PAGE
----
My initial role in the institutional real estate world was as an asset manager. I have survived three downturns in our marketplace.  About a decade of my life was spent restructuring debt, partnerships and repositioning assets around the world.  I moved to Japan in the early 1990s and set up a restructuring division in Tokyo and Sydney for a then very large Japanese bank, The Long-Term Credit Bank of Japan, learning to see our business from a very different and very global vantage point was one of my most rewarding experiences

Lynn Thurber (now Chairman of LaSalle Investment Management) asked me to consider taking on a capital-raising role.  I was reluctant at first, as I truly believed being close to the properties was critical to the investment process.  I did make the transition, with a lot of great support from LaSalle and my colleagues like Alan Braxton, whom I miss dearly.  Well, Lynn was right, I loved capital raising and fund product development. I incorporated an asset approach, making certain I reviewed prospective acquisition underwritings, attended investment committee meetings, and developed business plans for our initiatives around the globe. Ultimately it was an ideal way of gaining a much more expansive and inclusive role in the business while also having a broader reach into a much larger portfolio of assets.  

Q.  What advice would you give to someone who has been in the industry for a short time or a student looking to get his or her start?

A.  I teach a course on global portfolio development at New York University (NYU).  I believe one must look beyond one’s direct assignments and incorporate the bigger picture of the economy, the organization you work for and all of the goals and objectives of your constituents – primarily your investors.  Thinking as a business leader creates leadership opportunities.  In my class I make certain to incorporate that into the class materials the “Business of Real Estate Investment Management.”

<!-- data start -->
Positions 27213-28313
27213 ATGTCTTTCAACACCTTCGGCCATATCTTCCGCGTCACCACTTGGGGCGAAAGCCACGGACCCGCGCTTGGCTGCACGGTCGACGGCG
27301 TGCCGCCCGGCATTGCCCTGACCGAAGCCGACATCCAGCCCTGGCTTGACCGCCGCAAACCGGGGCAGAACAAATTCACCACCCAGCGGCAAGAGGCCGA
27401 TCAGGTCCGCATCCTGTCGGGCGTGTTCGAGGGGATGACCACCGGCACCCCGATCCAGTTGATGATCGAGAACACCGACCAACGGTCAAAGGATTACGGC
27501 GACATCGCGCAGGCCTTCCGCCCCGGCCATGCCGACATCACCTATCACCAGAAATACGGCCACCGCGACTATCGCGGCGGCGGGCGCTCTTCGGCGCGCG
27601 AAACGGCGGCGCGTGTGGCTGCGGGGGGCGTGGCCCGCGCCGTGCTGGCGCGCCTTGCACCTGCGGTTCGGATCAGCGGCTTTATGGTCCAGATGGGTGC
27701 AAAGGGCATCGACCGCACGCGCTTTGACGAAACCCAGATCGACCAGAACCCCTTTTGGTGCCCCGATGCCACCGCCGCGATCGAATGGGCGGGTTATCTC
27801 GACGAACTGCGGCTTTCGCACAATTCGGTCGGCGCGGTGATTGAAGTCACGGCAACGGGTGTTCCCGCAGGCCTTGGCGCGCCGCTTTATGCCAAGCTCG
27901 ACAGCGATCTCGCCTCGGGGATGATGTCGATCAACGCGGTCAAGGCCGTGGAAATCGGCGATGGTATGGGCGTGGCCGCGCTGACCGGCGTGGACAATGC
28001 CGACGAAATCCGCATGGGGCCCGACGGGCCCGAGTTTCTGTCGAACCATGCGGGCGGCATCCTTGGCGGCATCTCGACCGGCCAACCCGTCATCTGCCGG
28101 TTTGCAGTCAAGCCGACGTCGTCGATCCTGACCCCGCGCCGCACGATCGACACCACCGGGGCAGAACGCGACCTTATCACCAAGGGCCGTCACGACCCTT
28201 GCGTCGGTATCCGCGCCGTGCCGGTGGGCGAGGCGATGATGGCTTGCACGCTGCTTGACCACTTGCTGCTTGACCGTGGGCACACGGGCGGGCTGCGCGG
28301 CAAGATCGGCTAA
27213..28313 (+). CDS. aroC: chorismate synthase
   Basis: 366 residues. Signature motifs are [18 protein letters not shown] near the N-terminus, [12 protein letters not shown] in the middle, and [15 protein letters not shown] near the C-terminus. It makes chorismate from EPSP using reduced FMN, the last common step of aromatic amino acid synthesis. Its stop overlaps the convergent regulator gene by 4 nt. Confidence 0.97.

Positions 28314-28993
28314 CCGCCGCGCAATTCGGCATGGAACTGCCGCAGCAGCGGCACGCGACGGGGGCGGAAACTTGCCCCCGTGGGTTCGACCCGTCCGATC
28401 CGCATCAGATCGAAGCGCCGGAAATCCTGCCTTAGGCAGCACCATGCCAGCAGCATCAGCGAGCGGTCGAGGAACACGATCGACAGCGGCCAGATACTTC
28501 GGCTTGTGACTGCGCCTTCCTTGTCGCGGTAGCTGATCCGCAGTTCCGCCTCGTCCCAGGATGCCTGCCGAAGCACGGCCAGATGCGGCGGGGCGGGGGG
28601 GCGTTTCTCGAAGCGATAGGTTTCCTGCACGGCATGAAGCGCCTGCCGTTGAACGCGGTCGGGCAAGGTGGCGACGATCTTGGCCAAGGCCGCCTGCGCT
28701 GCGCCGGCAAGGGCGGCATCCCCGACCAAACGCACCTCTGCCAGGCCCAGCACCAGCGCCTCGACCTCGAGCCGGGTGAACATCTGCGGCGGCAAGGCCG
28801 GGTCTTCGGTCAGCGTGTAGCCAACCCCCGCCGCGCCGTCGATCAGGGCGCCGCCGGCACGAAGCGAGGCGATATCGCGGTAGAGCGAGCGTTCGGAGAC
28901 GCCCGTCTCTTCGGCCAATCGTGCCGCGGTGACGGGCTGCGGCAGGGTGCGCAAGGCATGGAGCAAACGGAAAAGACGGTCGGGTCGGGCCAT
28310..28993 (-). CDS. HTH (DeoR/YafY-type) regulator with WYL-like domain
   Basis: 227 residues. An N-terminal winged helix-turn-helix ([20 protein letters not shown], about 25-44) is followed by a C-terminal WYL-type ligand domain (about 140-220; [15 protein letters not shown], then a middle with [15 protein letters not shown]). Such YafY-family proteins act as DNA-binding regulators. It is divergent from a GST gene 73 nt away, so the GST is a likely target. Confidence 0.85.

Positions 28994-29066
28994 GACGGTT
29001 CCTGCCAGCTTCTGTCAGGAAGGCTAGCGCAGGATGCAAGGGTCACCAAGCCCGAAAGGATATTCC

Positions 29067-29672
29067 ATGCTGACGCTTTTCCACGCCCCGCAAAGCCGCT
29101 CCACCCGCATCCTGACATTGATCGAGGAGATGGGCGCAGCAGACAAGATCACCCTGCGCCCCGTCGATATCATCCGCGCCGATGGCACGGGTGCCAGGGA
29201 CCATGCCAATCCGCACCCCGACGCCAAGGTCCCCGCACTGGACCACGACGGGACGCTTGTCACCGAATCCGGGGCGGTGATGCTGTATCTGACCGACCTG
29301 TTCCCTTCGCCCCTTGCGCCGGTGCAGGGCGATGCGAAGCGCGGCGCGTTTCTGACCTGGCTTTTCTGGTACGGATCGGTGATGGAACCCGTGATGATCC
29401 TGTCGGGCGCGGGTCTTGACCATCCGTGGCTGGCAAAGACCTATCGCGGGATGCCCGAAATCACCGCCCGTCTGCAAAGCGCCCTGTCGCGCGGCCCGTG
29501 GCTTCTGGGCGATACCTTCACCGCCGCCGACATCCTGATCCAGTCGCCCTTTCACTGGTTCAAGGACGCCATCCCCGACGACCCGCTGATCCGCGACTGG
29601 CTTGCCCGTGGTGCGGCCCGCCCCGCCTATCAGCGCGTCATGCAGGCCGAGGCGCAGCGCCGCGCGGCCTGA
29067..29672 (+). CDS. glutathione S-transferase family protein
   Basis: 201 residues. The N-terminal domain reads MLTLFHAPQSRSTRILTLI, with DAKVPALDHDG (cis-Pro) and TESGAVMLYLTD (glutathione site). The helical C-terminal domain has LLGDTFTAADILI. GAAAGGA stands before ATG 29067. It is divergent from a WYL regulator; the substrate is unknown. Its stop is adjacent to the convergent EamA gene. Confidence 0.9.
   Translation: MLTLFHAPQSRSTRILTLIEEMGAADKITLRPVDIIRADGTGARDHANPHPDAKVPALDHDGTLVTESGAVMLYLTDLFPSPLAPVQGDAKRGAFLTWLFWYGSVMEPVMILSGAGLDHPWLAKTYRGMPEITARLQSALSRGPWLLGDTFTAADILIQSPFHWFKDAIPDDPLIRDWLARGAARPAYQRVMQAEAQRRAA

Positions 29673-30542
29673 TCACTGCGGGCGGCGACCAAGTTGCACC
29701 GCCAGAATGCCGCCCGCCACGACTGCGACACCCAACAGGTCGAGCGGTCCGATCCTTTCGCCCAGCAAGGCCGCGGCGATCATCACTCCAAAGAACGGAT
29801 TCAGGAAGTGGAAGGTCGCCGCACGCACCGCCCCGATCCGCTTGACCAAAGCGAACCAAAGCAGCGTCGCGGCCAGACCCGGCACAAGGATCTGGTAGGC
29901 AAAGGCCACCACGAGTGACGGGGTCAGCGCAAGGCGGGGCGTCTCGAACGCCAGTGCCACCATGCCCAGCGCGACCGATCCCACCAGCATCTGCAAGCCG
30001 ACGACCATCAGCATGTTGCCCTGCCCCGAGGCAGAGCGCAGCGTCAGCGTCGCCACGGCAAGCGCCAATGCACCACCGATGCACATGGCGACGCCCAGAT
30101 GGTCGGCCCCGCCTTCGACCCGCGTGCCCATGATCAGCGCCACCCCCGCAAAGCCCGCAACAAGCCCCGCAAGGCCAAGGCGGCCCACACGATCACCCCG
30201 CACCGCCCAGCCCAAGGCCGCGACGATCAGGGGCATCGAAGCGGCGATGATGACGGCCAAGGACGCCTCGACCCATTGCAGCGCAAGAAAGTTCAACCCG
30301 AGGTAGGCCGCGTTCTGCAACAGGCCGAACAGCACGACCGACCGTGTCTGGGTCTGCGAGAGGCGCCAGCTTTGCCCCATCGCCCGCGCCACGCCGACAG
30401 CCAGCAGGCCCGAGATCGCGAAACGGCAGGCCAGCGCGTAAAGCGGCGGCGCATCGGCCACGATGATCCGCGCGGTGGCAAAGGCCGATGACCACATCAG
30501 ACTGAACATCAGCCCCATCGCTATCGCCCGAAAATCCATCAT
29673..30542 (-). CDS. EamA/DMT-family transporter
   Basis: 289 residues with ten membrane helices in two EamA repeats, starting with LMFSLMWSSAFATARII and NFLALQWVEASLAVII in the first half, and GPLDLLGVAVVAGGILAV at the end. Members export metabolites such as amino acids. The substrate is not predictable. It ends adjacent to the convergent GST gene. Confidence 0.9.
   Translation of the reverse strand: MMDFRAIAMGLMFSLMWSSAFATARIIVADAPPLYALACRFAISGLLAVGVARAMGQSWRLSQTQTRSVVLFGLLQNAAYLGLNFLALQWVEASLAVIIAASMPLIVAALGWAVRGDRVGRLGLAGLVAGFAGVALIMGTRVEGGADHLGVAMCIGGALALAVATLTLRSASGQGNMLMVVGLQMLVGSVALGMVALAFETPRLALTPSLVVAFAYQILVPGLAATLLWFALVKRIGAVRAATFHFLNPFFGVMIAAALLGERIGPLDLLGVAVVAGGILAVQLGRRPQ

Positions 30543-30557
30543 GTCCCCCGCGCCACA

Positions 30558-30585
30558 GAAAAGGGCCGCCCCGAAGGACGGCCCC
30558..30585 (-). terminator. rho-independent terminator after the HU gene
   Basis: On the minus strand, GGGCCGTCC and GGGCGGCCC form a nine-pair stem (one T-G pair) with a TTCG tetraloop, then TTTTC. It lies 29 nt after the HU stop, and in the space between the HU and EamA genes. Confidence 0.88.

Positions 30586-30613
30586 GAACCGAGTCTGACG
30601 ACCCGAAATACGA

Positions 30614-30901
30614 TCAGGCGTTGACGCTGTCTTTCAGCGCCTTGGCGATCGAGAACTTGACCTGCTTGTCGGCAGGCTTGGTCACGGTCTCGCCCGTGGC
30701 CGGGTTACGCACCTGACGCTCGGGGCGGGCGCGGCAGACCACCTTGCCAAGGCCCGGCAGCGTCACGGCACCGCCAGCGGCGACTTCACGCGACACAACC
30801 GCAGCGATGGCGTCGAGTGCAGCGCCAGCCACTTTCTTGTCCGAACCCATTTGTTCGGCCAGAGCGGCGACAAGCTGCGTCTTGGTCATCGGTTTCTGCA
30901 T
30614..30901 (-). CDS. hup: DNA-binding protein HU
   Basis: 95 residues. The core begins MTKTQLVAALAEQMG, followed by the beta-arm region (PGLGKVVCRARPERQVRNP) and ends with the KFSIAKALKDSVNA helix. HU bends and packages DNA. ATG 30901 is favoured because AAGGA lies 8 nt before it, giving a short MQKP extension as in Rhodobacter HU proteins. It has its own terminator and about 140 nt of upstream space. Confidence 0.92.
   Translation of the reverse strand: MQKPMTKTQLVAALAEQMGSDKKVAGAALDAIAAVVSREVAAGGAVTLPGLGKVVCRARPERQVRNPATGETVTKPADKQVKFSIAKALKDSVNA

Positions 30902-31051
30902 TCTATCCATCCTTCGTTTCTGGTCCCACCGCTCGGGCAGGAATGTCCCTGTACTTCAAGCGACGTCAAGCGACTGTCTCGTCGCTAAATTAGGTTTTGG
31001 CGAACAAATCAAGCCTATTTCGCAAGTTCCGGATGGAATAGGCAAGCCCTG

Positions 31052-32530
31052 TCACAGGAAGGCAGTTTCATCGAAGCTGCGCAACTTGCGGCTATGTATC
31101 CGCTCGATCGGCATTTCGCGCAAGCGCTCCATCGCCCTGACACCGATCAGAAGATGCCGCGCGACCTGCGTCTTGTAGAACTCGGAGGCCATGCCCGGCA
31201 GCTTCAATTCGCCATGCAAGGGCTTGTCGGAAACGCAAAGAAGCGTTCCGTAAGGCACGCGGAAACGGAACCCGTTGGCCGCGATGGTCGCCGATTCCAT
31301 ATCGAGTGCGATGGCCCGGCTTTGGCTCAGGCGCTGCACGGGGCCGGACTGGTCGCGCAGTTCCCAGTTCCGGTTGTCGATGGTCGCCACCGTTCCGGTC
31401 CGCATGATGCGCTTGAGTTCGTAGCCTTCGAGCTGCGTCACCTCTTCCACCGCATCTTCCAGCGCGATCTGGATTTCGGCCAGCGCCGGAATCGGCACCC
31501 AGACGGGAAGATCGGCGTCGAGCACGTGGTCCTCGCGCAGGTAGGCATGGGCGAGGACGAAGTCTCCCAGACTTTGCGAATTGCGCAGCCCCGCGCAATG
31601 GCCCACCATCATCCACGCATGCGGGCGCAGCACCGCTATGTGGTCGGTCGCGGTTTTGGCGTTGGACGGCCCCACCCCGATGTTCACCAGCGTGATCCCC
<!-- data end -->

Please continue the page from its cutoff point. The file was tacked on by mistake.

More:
Q.  As you look back on your career, is there anything you wish you had done differently?  If so, what?

A.  I have learned that not every company suits every individual.  Companies have personalities and finding the right organization and working with people who are compatible with your style and ethics, how you believe business should be done is, to my mind, the number one consideration.  Having said that I was extremely fortunate to have found groups, which gave me the opportunity to excel. Finding the right environment is not always easy. When a situation doesn't provide the right fit, sometimes the best solution is to move on.  

Q.  Who have been influences in your career? How? Why?

A.  I have been very fortunate to have worked with many intelligent, thoughtful and supportive people.  There are a group of women who stand out as the kind of leaders focused on bringing out the best from the people who are in their spheres.  These leaders encouraged me to reach far beyond what I thought I was capable of achieving.  

The real estate "goddesses" were looking out for me when they cleared the path for me to work for Lynn Thurber at LaSalle Investment Management and Pat Goldstein at Citibank. I also had the privilege of having the late Alice Connell, from TIAA-CREF and Marjorie Tsang from New York State Common Retirement System, as clients.

They all encouraged me by example.  Setting standards of excellence for themselves, working hard and smart, while maintaining the highest levels of integrity.

Lynn’s keen intellect made me reconsider and question my work, with her framework of principled investing, preparation and client concern. Pat was a very driven and smart investor and manager and a brilliant strategist.  Marjorie brought out the best in her managers, as she too set very high standards of both business acumen and ethical behavior.  

Alice was a wonderful mentor to many women. She was relentless in her pursuit of knowledge and education, inspiring us all to go the extra mile, but always with her witty sense of humor.